KOSE Born Out of Merger Between Two Unions
KOSE was established in March 2007, when the boards of the Kansas Association of Public Employees/AFT (KAPE) and Kansas AFSCME (American Federation of State, County and Municipal Employees) voted overwhelmingly to merge their executive branch state employee members into KOSE, creating one strong, united organization.
KOSE has the backing of two parent unions, the American Federation of Teachers (AFT) and the American Federation of State, County and Municipal Employees (AFSCME). AFT and AFSCME are the two largest unions in the AFL-CIO and together represent more than 2.8 million union members nationwide. With the support of these two strong unions, KOSE has the resources and expertise to be a powerful advocate for state employees.
KOSE Supports New Approach to Bargaining
KOSE's formation was also spurred by a state plan to consolidate 42 executive branch bargaining units into 16 broad, occupation-based units made up of employees performing similar work. The plan was formulated based on input from KAPE, AFSCME, state employees, other employee groups, and the report (pdf) of a labor relations specialist retained by the state.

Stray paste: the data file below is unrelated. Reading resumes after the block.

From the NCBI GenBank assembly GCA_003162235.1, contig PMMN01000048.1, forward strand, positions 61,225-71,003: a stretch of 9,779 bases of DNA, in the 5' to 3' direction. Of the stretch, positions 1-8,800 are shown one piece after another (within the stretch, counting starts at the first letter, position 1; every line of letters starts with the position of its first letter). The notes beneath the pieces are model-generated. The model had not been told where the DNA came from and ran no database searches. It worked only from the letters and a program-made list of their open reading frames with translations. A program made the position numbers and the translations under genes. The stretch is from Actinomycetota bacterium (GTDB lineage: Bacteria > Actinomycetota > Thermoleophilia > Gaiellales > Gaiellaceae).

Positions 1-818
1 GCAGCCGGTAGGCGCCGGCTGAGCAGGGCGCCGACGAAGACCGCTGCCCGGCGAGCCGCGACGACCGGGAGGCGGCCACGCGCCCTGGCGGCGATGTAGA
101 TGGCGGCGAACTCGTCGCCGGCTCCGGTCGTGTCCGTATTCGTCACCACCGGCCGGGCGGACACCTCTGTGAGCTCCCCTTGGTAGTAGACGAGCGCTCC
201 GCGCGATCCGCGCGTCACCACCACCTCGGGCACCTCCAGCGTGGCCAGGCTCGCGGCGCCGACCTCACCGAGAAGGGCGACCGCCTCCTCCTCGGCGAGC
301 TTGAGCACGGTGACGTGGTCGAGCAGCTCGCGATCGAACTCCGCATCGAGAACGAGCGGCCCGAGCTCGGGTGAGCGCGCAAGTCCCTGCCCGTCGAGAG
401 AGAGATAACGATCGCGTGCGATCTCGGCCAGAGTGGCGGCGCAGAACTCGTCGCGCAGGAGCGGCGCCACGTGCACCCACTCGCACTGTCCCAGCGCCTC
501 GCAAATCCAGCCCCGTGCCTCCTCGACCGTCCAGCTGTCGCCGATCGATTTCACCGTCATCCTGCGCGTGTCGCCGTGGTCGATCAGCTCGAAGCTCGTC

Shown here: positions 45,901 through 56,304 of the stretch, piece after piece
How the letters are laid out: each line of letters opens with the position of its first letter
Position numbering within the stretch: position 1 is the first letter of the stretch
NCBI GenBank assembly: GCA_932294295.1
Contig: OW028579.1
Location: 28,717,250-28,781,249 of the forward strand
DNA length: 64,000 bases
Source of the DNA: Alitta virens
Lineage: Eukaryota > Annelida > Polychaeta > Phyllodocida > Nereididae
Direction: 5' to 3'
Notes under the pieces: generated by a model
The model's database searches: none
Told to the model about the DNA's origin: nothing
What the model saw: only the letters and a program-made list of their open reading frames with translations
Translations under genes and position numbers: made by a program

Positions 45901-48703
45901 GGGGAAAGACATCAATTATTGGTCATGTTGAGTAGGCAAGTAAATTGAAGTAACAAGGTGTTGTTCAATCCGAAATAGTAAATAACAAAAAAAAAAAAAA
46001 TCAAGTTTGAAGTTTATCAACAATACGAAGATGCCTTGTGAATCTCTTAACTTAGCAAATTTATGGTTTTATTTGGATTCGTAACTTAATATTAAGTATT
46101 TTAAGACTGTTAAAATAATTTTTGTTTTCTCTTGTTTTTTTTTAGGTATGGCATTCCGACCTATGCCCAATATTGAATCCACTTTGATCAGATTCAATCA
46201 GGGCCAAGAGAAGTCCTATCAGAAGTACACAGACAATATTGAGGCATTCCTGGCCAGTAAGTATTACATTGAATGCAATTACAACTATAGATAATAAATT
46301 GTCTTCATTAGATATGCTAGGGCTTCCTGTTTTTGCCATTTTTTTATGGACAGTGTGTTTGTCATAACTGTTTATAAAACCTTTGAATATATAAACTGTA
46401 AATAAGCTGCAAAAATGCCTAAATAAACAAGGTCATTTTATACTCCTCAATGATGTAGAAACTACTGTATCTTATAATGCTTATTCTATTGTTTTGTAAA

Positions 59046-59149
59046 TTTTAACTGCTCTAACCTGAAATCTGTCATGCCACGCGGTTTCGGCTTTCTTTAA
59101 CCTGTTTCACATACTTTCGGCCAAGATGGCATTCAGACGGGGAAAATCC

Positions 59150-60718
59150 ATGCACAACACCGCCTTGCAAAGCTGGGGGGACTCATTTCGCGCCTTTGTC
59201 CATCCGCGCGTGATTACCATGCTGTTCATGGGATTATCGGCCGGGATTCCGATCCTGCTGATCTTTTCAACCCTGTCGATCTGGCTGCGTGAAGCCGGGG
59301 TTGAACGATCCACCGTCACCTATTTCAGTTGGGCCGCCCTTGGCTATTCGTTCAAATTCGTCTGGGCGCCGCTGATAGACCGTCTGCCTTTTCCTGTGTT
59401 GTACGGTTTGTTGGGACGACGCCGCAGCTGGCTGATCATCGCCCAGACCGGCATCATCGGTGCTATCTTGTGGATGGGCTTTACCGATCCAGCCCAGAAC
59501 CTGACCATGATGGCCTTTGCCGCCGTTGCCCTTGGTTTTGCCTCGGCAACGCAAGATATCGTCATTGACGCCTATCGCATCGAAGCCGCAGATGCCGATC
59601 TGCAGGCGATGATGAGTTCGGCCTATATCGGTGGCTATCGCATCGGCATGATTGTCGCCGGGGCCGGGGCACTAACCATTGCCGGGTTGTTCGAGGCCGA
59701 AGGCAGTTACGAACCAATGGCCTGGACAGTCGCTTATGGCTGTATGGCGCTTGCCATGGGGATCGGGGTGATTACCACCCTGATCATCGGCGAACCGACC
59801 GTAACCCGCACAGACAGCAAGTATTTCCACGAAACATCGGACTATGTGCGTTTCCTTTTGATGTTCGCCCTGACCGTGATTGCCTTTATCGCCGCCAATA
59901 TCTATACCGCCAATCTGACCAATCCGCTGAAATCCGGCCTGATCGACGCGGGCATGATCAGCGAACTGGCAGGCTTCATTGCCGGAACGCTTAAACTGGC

The Kansas Public Employees Relations Board (PERB) adopted the state’s plan on May 16, 2007, and instantly recognized KOSE as the bargaining agent for six of the 16 units. These 6 units, which collectively represent more than 10,000 state workers, are: Maintenance, Trades and Technical; Administrative Support; Health and Human Care Non-professional; Social Services, Counseling and Teachers; Protective Services; and Law Enforcement Investigators.
KOSE is supportive of and excited about the state’s new occupation-based bargaining system. We believe that the old splintered bargaining unit structure had major flaws. It did not promote effective labor-management relations; it did not lead to creative solutions for the efficient delivery of state services; and it did not benefit state employees.
For example, under the old system, many of the 42 bargaining units were small and comprised of unrelated job titles at a single work site. Such a fragmented system reduced the leverage of employees and made it difficult to address job-specific issues in ways that could lead to improvements in public services, working conditions and compensation.
In contrast, the new bargaining system holds great promise, as it will allow a group of similar employees (e.g., administrative support personnel) to bargain with one voice for the best possible union agreement.
To fully realize the promise of the new system, all state employees need to get involved. That’s why we urge all eligible state employees to join KOSE and actively participate in our union. Simply put, we are stronger together. By joining, you give us all more power to improve our working lives and strengthen our voice on issues that matter in the workplace.
Below is a complete list of the new units that were created under the state’s plan:
*Maintenance, Trades and Technical